The wireless communication system may be configured to support Long Term Evolution (LTE), which is a set of enhancements to the Universal Mobile Telecommunications System (UMTS) mobile phone standard in order to improve spectral efficiency, lower costs, improve services, make use of new spectrum, and better integrate with other open standards.

However, as those skilled in the art will readily appreciate, the various concepts presented throughout this disclosure may be extended to other suitable wireless technology and/or air interface standard. By way of example, the wireless communication system may be an IEEE 802.11 system supporting OFDM communication, an IS-2000, IS-95, IS-856, or wideband-CDMA (WCDMA) supporting CDMA communication, or a Global System for Mobile Communication (GSM) supporting TDMA communication.

FIG. 2 is a conceptual block diagram illustrating a hardware configuration for an apparatus 200, which can be a UE 102 or an eNodeB 104. The apparatus 200 may include a wireless interface 202, a processing system 204, and a machine-readable medium 206. The wireless interface 202 includes one or more antennas and may include a transceiver to support two-way communications over the wireless medium. Alternatively, the wireless interface 202 may include a transmitter or a receiver to support one-way communications. In the detailed description that follows, the wireless interface 202 may be described as a transmitter or a receiver to illustrate a particular aspect of the invention. Such a reference does not imply that the wireless interface 202 is incapable of performing both transmit and receive operations.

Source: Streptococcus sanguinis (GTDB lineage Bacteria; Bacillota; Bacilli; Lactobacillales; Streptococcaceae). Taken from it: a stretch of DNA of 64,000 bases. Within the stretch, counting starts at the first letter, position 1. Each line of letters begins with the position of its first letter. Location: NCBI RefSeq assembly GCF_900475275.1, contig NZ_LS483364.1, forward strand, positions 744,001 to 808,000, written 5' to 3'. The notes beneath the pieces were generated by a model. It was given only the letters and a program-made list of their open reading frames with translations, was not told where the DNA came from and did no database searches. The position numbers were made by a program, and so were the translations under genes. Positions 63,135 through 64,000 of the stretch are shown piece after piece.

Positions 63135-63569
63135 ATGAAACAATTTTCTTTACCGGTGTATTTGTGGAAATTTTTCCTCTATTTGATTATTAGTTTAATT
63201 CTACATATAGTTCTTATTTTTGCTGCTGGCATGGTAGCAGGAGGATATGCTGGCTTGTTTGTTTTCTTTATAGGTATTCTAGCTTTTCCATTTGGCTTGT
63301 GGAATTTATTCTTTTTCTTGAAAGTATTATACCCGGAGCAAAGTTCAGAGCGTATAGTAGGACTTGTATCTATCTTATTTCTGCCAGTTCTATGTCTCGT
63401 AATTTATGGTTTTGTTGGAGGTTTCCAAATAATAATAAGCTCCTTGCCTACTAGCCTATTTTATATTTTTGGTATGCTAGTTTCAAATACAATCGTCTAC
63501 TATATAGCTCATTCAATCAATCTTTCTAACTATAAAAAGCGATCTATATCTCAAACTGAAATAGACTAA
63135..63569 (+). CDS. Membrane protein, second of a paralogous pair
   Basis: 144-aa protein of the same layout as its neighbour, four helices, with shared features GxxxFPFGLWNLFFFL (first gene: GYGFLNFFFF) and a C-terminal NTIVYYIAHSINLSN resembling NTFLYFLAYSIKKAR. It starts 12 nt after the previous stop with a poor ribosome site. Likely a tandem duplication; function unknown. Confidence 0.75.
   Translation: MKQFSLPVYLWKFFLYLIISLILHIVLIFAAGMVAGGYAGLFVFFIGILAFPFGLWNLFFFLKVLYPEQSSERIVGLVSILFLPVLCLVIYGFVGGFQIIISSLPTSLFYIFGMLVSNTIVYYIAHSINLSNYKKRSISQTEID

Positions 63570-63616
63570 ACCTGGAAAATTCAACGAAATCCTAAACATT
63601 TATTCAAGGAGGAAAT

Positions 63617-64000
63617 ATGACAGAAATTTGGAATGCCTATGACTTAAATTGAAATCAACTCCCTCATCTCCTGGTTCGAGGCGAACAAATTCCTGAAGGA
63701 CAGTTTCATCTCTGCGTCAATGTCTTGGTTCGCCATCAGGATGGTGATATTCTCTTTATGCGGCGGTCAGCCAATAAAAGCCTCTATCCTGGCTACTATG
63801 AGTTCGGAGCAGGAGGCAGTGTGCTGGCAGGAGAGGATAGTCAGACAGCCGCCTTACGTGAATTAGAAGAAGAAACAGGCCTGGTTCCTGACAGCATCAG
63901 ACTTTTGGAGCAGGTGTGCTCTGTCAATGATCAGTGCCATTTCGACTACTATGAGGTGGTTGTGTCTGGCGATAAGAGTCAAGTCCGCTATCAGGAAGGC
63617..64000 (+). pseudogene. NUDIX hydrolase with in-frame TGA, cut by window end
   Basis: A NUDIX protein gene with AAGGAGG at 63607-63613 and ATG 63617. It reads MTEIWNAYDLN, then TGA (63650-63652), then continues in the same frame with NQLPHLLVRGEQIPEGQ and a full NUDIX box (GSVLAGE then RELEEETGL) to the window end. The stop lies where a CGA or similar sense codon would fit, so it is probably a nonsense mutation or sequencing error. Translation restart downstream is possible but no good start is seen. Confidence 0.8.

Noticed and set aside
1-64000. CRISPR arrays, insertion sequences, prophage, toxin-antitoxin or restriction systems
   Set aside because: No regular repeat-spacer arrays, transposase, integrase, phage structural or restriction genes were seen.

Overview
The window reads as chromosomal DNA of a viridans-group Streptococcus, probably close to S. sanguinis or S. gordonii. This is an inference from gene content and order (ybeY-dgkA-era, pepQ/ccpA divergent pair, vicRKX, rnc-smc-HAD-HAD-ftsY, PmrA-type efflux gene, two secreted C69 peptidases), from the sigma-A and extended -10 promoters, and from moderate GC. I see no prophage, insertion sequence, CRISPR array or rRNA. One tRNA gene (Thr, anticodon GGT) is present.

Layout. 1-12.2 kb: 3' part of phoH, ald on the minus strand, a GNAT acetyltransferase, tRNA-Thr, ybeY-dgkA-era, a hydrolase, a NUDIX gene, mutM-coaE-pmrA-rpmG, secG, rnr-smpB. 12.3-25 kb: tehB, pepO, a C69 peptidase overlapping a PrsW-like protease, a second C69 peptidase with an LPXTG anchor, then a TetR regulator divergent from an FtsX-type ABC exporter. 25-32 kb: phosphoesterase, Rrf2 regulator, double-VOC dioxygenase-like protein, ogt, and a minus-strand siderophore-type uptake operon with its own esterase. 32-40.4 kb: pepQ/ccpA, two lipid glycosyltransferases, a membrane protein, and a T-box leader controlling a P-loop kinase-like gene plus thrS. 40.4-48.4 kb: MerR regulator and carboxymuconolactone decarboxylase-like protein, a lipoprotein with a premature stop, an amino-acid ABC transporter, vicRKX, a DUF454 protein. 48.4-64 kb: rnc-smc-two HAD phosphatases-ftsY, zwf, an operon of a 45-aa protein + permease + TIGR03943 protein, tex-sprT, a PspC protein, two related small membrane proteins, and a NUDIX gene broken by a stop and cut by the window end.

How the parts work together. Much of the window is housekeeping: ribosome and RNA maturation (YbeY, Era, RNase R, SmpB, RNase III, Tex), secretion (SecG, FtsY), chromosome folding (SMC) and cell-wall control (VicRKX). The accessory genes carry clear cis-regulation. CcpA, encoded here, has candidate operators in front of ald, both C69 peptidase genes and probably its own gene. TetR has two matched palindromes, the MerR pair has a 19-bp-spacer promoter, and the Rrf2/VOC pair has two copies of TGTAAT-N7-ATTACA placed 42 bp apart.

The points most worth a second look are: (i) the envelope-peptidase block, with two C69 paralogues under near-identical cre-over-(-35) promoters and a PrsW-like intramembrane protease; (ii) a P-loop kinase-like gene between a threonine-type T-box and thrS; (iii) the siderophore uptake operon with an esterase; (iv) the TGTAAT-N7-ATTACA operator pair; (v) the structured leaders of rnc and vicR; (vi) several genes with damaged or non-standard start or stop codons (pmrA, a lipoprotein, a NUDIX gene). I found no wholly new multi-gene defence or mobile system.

The wireless interface 202 may be integrated into the processing system 204 or distributed across multiple entities in the apparatus. The wireless interface 202 and the processing system 204 may support the Evolved UMTS Terrestrial Radio Access (E-UTRA) air interface. E-UTRA is the air interface of 3GPP's LTE upgrade path for mobile networks. E-UTRA uses orthogonal frequency-division multiplexing (OFDM) and multiple-input multiple-output (MIMO) antenna technology to support more users and higher data rates.